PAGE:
“It is much more controlled and a predictable kind of shopper that is going to see your products in these stores,” he says. “If you are a carrier that is attracted to writing attractive standard or preferred risks with low loss ratios and consistency, you want to have your products on Overstock’s shelves because that is a good buyer.”
Chesky says his firm plans to add two more carriers to its list of companies that customers can access through Overstock’s site in the first half of 2015, but Insuritas has more work to do in improving Overstock’s insurance sales. Overstock also expects to add life insurance to its list of coverage offerings.
“All of the work will be on our end – in getting that last yard achieved. Patrick [Byrne] and Overstock have done an extraordinary job of getting very attractive risks from a carrier standpoint. The issue is a couple thousand people get prices and then are told to call the carrier and the consumer says, ‘This isn’t Overstock’.”
Compare.com comparison’s model is the U.S. version of confused.com that started back in 2002 in the UK and is also owned by parent company, Admiral, the former owners of esurance.com. Rose says last year 70 percent of UK consumers did their insurance transactions through online comparison sites. The model has also been successful so far in France and Spain, he says.
Compare.com was established in 2013 and began writing business in the U.S. market in 2014 with auto insurance. Rose said it plans to expand into the renters and homeowners markets this year.
Compare.com doesn’t charge customers to use the site. The site charges carriers a flat fee per sale that is based on the segment of business. Carriers are only charged if a customer actually buys the policy from the company. Compare.com then uses that money to advertise on behalf of the carriers that Rose says are trying to compete with the “avalanche of advertising from the State Farms, Geicos and Progressives.”
“We spend the money on TV, drive traffic to their website and give them exposure that they don’t have to pay for. They only pay if the customer ultimately binds coverage,” he says.
Currently compare.com only advertises in California, Texas and Illinois because those are the states where Rose said it has the most available carriers, which means more quote options to customers and a better chance for them to save money. He says as carriers begin to see more volume flow to the site, more will opt to come onboard.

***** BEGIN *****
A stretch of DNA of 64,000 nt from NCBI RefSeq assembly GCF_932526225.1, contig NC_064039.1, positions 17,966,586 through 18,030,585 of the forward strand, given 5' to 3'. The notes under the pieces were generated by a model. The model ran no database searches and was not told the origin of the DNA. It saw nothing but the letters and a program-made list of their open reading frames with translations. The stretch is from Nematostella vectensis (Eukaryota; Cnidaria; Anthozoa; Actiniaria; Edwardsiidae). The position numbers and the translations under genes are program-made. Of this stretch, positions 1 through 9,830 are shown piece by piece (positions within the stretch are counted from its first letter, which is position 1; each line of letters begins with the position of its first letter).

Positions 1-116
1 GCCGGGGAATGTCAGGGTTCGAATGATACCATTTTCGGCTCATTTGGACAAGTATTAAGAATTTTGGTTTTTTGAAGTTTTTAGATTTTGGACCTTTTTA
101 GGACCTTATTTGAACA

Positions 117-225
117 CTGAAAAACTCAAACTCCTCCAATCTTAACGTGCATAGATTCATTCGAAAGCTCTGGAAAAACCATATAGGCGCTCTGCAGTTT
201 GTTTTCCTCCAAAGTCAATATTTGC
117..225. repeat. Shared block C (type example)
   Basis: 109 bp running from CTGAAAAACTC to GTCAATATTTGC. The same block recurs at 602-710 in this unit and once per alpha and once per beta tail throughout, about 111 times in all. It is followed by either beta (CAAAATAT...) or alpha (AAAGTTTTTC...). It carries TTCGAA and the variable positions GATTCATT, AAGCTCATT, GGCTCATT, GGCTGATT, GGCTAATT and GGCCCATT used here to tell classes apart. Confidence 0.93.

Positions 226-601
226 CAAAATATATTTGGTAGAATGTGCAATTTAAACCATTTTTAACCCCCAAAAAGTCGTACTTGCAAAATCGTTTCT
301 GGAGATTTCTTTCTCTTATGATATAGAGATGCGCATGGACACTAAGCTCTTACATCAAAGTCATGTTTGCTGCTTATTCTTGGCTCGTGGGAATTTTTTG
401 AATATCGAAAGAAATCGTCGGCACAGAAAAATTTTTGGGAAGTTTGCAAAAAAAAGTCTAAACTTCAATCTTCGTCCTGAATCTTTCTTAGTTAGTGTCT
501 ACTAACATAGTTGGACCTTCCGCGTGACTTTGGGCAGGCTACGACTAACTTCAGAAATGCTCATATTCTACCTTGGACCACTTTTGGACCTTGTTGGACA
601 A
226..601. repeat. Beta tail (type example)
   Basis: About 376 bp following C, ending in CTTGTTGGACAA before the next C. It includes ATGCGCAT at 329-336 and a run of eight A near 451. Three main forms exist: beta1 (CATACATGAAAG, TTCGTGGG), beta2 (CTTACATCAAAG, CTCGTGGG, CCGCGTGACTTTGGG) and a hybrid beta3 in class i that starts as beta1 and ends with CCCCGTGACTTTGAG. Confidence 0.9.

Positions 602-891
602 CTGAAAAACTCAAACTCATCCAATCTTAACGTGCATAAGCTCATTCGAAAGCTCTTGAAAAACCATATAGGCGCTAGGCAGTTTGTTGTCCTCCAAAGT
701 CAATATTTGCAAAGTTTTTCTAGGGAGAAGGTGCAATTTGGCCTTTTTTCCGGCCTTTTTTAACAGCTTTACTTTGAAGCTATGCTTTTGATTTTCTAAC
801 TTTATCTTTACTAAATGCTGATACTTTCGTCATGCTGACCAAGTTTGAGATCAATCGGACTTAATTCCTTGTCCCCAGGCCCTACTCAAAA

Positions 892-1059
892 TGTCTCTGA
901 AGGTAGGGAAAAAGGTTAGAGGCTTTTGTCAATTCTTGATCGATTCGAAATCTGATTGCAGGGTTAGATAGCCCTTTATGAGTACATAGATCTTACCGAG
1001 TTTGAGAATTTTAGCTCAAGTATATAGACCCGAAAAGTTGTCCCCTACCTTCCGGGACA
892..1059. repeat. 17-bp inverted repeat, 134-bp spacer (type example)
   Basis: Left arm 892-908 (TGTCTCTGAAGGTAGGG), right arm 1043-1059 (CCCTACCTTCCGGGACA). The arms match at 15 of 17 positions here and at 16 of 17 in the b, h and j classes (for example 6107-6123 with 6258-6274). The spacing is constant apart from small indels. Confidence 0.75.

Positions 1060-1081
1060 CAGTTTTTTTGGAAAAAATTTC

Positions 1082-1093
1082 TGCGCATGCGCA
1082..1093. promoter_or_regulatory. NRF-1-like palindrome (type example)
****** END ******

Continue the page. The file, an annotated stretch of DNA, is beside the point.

“It’s a bit of a chicken and egg thing—you have to show volume to interest the carrier and you have to have more carriers to satisfy customers,” he says.
Rose says the compare.com model also supports the agent platform because consumers have the option to be matched with a local agent for buying. Carriers can also list what purchase options they want to offer to customers, including purchasing coverage through an agent. He says agents have the opportunity to build relationships with new clients through the site and make additional coverage sales to these customers.
“Agents are the fabric from how auto insurance is done in the U.S. and we don’t preclude them from involvement in our process,” he says. “A lot of folks are talking about the demise of the agent. I think they are wrong.”
Rose says currently only 40 percent of consumers choose to buy directly from the carrier after starting a quote on compare.com and the other 60 percent choose to have help from an agent. He believes agents should be encouraging their carriers to join compare.com’s carrier panel.
Overstock.com’s CEO Byrne isn’t worried about Google.
“There is enough room for more players in this space,” he says. “Google can help educate the public on the concept of insurance marketplaces. This will drive more consumers to the internet and we’ll be there with our platform, helping the consumer find the best deal for their insurance needs.”
Chesky agrees and says Google is going to show the industry that insurance products no longer need to be sold in the traditional “brick and mortar agency” and that will prompt carriers to think about whether Google is the best store aisles to put their insurance products in.
“All this talk about Google misses the point because it doesn’t have anything to do with search and analytics. The issue at the moment is the last yard—if consumers can’t shop, compare and buy their insurance online then the insurance industry has failed the consumer because every other product in the country can be,” he says. “The point is Google doesn’t solve that problem.”